Aeroacoustic production of low-frequency unvoiced speech sounds

Research output: Contribution to journalArticle

50 Citations (Scopus)

Abstract

A theoretical approach to describing unvoiced speech sound production is outlined using the essentials of aerodynamics and aeroacoustics. The focus is on the character and role of nonacoustic air motion in the vocal tract. An idealized picture of speech sound production is presented showing that speech sound production involves the dynamics of a jet flow, characterized by vorticity. A formal expression is developed for the sound production by unsteady airflow in terms of jet vorticity and vocal-tract shape, and a scaling law for the aeroacoustic source power is derived. The generic features of internal jet flows such as those exhibited in speech sound production are discussed, particularly in terms of the vorticity field, and the relevant scales of motion are identified. An approximate description of a jet as a train of vortex rings, useful for sound-field prediction, is described using the scales both of motion and of vocal-tract geometry. It is shown that the aeroacoustic source may be expressed as the convolution of (1) the acoustic source time series due to a single vortex ring with (2) a function describing the arrival of vortex rings in the source region. It is shown that, in general, the characteristics of the aeroacoustic source are determined not only by the strength, spatial distribution, and convection speed of the jet vorticity field, but also the shape of the vocal tract through which the jet flow passes. For turbulent jets, such as those which occur in unvoiced sound production, however, vocal-tract shape is the dominant factor in determining the spectral content of the source.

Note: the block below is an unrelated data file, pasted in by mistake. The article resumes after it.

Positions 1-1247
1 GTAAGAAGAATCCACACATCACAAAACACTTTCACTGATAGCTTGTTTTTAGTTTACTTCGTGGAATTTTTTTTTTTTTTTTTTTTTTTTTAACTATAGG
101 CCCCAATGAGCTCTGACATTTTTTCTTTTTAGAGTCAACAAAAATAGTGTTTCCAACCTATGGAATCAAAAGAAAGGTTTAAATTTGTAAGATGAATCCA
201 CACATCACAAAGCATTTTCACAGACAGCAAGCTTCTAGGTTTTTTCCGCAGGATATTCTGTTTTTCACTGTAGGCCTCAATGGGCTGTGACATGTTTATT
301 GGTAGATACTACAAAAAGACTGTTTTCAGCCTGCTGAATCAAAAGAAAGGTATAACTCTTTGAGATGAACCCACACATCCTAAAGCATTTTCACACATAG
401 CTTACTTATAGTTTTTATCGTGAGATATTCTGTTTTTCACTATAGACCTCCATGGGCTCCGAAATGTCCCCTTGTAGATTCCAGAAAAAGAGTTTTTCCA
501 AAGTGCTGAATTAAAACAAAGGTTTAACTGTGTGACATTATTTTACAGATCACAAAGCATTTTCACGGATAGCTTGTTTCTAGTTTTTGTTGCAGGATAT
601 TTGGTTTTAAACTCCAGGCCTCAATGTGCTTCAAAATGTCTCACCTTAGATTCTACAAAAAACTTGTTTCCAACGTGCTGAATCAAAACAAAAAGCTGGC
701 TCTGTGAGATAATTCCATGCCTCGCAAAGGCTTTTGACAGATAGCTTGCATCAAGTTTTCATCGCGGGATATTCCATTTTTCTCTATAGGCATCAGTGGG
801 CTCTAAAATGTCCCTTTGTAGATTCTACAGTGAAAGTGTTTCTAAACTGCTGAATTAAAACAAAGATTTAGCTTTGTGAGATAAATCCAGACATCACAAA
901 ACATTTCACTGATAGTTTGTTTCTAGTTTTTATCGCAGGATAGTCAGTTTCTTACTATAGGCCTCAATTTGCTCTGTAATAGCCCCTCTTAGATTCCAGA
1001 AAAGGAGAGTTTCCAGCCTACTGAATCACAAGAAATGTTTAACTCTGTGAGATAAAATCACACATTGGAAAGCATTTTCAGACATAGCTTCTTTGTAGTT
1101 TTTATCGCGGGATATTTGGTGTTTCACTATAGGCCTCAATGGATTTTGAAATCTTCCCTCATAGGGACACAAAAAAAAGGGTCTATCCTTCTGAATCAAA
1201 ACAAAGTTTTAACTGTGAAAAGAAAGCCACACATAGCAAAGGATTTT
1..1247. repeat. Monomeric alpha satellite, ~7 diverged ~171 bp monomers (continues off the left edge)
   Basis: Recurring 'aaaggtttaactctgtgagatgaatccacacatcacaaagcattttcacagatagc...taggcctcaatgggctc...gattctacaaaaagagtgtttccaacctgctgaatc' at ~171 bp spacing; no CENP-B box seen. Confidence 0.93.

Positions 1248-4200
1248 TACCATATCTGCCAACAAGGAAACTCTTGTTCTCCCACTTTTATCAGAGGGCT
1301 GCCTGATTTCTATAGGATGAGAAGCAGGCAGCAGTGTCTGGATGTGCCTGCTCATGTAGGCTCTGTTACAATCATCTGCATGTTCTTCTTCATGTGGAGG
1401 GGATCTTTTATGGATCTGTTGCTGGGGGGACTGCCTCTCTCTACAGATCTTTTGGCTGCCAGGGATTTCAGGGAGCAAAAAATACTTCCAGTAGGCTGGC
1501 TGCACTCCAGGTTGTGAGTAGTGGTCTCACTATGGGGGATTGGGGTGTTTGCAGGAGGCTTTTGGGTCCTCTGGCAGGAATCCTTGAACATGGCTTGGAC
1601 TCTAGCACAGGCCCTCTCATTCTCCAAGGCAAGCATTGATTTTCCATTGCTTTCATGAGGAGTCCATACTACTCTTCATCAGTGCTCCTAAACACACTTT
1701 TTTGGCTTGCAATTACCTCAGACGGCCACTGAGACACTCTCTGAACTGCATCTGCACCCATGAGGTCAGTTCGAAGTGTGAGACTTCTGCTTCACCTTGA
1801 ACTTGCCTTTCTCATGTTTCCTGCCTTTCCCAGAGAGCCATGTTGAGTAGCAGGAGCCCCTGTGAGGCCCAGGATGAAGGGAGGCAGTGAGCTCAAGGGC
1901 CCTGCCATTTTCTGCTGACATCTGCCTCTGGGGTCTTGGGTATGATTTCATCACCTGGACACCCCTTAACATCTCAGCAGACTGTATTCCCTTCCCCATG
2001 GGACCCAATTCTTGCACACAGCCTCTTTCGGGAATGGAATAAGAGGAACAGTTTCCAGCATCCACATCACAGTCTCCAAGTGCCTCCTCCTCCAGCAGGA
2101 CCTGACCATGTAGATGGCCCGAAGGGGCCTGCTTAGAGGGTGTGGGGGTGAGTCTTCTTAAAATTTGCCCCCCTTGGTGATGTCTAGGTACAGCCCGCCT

Original languageEnglish (US)
Pages (from-to)410-427
Number of pages18
JournalJournal of the Acoustical Society of America
Volume118
Issue number1
DOIs
StatePublished - Jul 1 2005

Fingerprint

aeroacoustics
low frequencies
acoustics
vorticity
vortex rings
jet flow
turbulent jets
sound fields
Speech Sounds
Unvoiced
Jets
convolution integrals
aerodynamics
scaling laws
arrivals
spatial distribution
convection
Vocal Tract
air
geometry

All Science Journal Classification (ASJC) codes

  • Arts and Humanities (miscellaneous)
  • Acoustics and Ultrasonics

Cite this

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abstract = "A theoretical approach to describing unvoiced speech sound production is outlined using the essentials of aerodynamics and aeroacoustics. The focus is on the character and role of nonacoustic air motion in the vocal tract. An idealized picture of speech sound production is presented showing that speech sound production involves the dynamics of a jet flow, characterized by vorticity. A formal expression is developed for the sound production by unsteady airflow in terms of jet vorticity and vocal-tract shape, and a scaling law for the aeroacoustic source power is derived. The generic features of internal jet flows such as those exhibited in speech sound production are discussed, particularly in terms of the vorticity field, and the relevant scales of motion are identified. An approximate description of a jet as a train of vortex rings, useful for sound-field prediction, is described using the scales both of motion and of vocal-tract geometry. It is shown that the aeroacoustic source may be expressed as the convolution of (1) the acoustic source time series due to a single vortex ring with (2) a function describing the arrival of vortex rings in the source region. It is shown that, in general, the characteristics of the aeroacoustic source are determined not only by the strength, spatial distribution, and convection speed of the jet vorticity field, but also the shape of the vocal tract through which the jet flow passes. For turbulent jets, such as those which occur in unvoiced sound production, however, vocal-tract shape is the dominant factor in determining the spectral content of the source.",
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Aeroacoustic production of low-frequency unvoiced speech sounds. / Krane, Michael H.

In: Journal of the Acoustical Society of America, Vol. 118, No. 1, 01.07.2005, p. 410-427.

Research output: Contribution to journalArticle

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